It is hoped the project will improve grid capability and make renewable sources become more integrated and affordable.
The bi-directional power flow will allow owners to charge their vehicles during times of low demand, and feed power back to the grid at times of high demand.
It could enable car owners to make money from their vehicles by selling services back to the energy network.
This is the first large-scale vehicle-to-grid technology trial to take place anywhere in the world.
The £9.8m project is led by Nissan, and involves experts from Newcastle University and Imperial College London.
The project also involves electricity network operators Northern Powergrid, UK Power Networks and National Grid and V2G aggregator Nuvve.
Newcastle University’s project lead Myriam Neaimeh said the trial would be “a real game changer as we move towards decarbonising the grid”.
There are currently around 130,000 electric and plug-in hybrid cars on UK roads, but if the UK is to meet its commitment to reduce carbon emissions by 2030, it would need to have two million operational electric vehicles.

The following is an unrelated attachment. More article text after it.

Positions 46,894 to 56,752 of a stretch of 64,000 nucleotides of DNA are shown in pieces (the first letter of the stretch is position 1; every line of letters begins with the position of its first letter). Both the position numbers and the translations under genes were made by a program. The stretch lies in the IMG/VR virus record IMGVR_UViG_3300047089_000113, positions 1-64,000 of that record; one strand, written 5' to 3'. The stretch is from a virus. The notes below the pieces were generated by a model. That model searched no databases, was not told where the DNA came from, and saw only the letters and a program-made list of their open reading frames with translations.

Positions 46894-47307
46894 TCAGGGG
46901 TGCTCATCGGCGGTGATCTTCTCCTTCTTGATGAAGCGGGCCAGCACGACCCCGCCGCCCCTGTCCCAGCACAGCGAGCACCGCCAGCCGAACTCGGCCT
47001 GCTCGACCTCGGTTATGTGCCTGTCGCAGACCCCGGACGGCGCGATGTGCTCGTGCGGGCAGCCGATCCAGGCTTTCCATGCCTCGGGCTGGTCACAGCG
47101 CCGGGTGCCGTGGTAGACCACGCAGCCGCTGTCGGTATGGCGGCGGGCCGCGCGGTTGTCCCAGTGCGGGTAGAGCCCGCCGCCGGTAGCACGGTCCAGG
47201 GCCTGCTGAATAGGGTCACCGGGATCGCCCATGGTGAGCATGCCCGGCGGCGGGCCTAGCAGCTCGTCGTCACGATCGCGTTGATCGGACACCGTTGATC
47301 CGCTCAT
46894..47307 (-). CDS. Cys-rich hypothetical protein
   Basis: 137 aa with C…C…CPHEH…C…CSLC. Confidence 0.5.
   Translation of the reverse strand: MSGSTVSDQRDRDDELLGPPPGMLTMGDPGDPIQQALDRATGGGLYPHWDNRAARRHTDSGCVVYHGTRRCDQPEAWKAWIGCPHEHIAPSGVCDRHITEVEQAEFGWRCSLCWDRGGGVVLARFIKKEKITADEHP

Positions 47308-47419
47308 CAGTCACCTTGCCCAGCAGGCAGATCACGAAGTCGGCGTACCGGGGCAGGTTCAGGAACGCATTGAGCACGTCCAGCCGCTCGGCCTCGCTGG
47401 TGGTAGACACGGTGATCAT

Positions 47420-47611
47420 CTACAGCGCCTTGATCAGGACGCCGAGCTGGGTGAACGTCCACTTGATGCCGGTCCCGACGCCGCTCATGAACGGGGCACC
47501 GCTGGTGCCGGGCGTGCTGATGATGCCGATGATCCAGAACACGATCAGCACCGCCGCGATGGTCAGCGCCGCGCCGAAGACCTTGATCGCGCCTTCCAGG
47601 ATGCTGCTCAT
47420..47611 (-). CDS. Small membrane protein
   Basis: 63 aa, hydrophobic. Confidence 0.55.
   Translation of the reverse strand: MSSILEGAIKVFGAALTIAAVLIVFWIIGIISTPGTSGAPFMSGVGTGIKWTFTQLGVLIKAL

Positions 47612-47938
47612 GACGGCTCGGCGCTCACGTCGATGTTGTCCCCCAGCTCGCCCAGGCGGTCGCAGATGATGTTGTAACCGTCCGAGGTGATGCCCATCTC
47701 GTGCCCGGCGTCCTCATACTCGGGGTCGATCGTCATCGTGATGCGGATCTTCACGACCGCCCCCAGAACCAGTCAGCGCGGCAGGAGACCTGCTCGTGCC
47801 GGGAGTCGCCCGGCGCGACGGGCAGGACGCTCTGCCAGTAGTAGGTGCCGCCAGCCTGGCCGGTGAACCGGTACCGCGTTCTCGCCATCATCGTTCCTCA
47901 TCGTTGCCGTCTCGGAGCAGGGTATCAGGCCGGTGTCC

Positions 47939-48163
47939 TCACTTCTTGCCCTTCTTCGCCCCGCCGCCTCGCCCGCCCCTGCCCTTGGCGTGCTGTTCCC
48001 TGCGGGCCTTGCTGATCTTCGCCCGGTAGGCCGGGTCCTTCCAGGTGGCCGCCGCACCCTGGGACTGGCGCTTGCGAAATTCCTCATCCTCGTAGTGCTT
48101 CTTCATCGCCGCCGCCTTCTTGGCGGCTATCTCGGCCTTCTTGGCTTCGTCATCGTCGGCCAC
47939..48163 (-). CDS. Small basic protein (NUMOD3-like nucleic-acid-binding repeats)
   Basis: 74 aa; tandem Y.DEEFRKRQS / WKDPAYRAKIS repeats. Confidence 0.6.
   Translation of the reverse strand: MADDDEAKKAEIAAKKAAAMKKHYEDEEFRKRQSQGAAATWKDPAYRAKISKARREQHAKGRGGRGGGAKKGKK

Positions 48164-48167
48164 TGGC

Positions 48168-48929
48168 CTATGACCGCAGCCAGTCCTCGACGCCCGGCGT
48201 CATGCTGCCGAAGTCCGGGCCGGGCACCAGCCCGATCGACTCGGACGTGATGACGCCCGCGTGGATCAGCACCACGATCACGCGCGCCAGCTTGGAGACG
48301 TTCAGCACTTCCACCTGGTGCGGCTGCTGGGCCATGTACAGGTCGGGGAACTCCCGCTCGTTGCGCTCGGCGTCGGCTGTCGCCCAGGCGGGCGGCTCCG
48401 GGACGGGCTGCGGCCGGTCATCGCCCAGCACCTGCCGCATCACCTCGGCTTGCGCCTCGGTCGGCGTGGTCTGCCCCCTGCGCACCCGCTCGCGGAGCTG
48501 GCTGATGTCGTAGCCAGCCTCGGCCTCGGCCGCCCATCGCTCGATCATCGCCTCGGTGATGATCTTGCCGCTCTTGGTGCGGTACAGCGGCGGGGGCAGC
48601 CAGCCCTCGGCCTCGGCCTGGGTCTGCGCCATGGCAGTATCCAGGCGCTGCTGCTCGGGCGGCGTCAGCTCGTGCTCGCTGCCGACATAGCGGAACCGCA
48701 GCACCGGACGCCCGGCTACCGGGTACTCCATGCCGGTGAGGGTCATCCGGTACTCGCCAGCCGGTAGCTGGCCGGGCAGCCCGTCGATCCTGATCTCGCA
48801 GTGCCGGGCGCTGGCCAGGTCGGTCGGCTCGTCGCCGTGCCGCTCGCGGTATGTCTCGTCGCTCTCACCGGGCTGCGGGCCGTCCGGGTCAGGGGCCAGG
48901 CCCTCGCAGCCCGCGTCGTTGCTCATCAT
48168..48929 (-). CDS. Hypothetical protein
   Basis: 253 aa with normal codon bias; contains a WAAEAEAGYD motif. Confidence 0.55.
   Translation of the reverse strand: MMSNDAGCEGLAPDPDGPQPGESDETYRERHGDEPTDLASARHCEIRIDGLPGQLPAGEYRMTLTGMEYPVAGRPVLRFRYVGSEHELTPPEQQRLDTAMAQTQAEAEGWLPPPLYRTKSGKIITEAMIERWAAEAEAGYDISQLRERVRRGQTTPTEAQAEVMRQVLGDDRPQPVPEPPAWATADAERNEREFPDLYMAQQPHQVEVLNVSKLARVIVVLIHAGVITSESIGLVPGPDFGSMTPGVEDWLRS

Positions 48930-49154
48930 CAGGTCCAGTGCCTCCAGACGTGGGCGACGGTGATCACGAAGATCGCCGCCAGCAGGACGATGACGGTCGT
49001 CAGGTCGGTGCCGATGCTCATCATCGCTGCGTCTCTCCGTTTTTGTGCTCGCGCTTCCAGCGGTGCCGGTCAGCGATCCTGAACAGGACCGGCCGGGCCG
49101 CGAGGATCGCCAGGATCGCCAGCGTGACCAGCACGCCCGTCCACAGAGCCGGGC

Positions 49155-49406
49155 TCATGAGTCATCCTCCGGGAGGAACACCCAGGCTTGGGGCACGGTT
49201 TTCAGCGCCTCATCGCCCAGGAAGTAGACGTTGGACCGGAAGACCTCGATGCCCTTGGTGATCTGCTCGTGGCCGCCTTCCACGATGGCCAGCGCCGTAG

The Government wants nearly all cars to be zero emission by 2050.
It is hoped that the project, which is part of a £30m investment from the Department for Business, Energy and Industrial Strategy, working with the Office for Low Emission Vehicles and Innovate UK, will aid the growth of electric vehicles and lead the way for a low-carbon revolution.
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Meanwhile, oil giant BP will be rolling out mobile electric charging points at selected petrol stations in the UK and Europe throughout the year.
The company has invested £3.6m in mobile and networked energy storage company FreeWire Technologies, in a move they hope will tap into the growing demand for electric-powered cars.